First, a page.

From my piece Friday on Shaker Aamer: "Aamer was 'cleared for transfer,' after all, and that translates in a lot of people's minds and in a lot of news stories to 'cleared,' which translates in turn in a lot of people's minds to 'innocent.'"
Latest in Media Criticism
Last week, the New York Times ran a story on Iran's recent long-range missile test. The launch—and especially the Times’ fumble of the relevant facts—raise a number of serious questions.
A Response to the “Drone Papers”: AUMF Targeting is a Deliberate Process with Robust Political Accountability
The Intercept’s “Drone Papers” leaker “believes the public has a right to know how the U.S. government decides to assassinate people.” But the documents themselves are hardly as damning as the breathless tone of the reporting suggests.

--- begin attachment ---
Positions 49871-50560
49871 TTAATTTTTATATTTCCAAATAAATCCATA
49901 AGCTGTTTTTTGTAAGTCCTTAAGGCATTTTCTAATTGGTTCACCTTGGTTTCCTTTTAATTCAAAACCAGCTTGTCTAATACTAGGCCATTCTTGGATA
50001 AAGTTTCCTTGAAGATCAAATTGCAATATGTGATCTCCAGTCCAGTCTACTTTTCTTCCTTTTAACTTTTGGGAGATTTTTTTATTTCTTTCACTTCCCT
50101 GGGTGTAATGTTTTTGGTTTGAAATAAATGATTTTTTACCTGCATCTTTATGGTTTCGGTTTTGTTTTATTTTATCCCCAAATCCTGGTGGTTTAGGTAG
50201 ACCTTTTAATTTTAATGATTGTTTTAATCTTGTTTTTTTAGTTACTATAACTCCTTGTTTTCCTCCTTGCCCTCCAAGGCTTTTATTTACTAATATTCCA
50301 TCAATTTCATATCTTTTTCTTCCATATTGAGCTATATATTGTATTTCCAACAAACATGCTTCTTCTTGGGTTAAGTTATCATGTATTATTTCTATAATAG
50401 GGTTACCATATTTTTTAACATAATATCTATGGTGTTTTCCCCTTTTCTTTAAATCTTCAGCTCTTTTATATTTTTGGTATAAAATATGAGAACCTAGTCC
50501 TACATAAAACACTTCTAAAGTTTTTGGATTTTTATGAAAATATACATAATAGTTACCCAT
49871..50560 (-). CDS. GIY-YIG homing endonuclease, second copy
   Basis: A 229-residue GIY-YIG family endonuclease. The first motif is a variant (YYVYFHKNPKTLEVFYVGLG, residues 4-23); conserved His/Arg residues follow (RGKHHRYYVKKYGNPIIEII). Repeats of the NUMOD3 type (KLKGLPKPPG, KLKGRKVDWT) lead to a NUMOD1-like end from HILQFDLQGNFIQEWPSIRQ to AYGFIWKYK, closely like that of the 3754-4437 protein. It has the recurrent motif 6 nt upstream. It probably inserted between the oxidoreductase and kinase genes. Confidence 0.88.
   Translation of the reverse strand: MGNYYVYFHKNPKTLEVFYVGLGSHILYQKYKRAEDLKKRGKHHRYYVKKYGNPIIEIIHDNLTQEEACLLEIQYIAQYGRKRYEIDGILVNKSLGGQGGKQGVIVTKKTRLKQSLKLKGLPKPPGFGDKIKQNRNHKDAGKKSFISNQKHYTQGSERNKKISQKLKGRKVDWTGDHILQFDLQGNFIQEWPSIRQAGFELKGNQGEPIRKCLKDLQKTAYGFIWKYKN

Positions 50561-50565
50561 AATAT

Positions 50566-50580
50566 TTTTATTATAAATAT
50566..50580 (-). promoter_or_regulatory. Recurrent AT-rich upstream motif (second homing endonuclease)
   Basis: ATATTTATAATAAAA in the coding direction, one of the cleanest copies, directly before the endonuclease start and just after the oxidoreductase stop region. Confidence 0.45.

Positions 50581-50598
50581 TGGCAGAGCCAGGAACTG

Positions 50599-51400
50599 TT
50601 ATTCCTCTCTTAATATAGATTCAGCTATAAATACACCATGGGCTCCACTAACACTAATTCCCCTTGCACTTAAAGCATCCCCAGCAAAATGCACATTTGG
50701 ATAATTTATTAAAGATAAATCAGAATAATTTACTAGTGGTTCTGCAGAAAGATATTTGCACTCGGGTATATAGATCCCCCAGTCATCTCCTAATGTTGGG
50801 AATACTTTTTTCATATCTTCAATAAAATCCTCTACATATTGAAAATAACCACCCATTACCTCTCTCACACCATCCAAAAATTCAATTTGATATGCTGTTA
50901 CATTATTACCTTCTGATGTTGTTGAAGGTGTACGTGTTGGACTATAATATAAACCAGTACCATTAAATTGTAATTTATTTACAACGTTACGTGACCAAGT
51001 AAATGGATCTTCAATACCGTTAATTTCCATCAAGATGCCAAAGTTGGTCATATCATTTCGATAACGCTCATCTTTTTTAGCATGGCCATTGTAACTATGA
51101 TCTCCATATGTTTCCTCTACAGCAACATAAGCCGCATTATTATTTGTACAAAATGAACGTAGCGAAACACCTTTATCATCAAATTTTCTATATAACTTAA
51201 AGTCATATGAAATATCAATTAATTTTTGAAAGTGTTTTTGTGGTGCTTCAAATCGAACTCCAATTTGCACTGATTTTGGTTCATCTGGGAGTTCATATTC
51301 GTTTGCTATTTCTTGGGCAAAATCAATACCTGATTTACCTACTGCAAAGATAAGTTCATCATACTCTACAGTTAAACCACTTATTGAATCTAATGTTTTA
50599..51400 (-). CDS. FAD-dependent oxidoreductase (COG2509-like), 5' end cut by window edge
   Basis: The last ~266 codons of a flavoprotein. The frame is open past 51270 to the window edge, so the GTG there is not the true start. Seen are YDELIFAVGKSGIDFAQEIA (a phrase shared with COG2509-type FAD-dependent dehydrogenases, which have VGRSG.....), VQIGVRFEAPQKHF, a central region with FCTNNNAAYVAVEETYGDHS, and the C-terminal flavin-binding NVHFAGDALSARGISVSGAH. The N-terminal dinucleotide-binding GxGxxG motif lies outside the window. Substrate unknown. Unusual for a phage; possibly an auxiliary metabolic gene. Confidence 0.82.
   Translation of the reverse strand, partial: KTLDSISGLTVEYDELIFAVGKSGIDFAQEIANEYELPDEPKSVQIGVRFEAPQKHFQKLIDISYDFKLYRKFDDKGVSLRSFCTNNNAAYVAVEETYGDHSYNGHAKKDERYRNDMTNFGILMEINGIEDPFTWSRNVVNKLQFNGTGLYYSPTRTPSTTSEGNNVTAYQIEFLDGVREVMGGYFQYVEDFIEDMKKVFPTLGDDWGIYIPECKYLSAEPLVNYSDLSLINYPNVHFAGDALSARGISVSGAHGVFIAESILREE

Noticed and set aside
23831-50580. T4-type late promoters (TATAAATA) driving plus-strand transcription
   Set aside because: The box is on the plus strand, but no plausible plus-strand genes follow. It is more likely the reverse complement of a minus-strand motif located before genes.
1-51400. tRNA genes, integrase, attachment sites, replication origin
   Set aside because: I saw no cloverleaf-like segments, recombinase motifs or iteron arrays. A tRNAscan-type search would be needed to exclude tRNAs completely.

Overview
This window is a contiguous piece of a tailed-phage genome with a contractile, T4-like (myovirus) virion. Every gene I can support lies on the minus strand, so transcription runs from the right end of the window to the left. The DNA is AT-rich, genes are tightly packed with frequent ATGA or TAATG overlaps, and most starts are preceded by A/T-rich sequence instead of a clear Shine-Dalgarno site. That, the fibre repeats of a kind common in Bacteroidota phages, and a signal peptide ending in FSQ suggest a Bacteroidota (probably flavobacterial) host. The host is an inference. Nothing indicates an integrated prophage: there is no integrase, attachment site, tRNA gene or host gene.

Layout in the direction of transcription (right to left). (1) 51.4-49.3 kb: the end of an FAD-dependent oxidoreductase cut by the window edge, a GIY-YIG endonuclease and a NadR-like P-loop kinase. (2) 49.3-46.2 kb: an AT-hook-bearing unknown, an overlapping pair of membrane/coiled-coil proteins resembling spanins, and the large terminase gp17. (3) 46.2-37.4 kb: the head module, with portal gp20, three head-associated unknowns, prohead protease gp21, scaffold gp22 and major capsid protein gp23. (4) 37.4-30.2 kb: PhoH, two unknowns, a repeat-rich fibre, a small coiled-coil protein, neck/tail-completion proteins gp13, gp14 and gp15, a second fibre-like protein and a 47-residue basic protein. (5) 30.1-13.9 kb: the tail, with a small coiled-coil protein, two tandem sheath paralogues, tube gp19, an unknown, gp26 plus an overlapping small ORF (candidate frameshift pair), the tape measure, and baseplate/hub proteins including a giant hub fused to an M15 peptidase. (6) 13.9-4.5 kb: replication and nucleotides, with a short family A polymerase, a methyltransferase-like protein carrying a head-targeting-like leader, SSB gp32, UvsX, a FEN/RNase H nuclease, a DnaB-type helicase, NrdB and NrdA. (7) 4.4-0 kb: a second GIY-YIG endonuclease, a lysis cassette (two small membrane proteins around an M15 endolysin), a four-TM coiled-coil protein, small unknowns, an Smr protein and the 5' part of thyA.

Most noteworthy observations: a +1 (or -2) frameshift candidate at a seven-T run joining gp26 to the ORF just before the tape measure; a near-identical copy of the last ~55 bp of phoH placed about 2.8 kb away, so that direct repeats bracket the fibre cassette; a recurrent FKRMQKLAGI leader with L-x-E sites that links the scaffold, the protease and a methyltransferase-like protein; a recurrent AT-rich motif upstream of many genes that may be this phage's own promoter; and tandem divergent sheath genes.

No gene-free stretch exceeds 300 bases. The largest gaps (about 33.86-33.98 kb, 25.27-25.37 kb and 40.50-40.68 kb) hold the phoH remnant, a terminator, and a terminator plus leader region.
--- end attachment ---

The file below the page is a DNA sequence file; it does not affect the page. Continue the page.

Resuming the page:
The dumbest NSA story in a long time comes not from The Intercept and not from the Guardian but from NBC, which is shocked to find the US spy agency watching the Iranian president.
The New York Times editorial page makes closing Guantanamo easy. Just assume away all the hard questions.
Does military aid to Egypt obviously violate federal law, as the newspaper's editorial suggests?
The newspaper's editorial seems to misunderstand both positions taken in the Department of Defense's tome, as well as the law of war itself.
Is Dylann Roof being portrayed as a hater and not a terrorist because, based on the available evidence, he is a white supremacist and not a Muslim extremist? Or is it because his weapon of choice was a gun and not a bomb?
Charlie Savage of the New York Times reponded last week to my critique of his NSA cybersecurity surveillance article. I think he's kidding himself about how phrases like "warrantless surveillance" come off to a reasonable reader and that his article was more suggestive than he admits about Americans' being in the surveillance cross-hairs. Here's my response—complete with his thoughts at the end.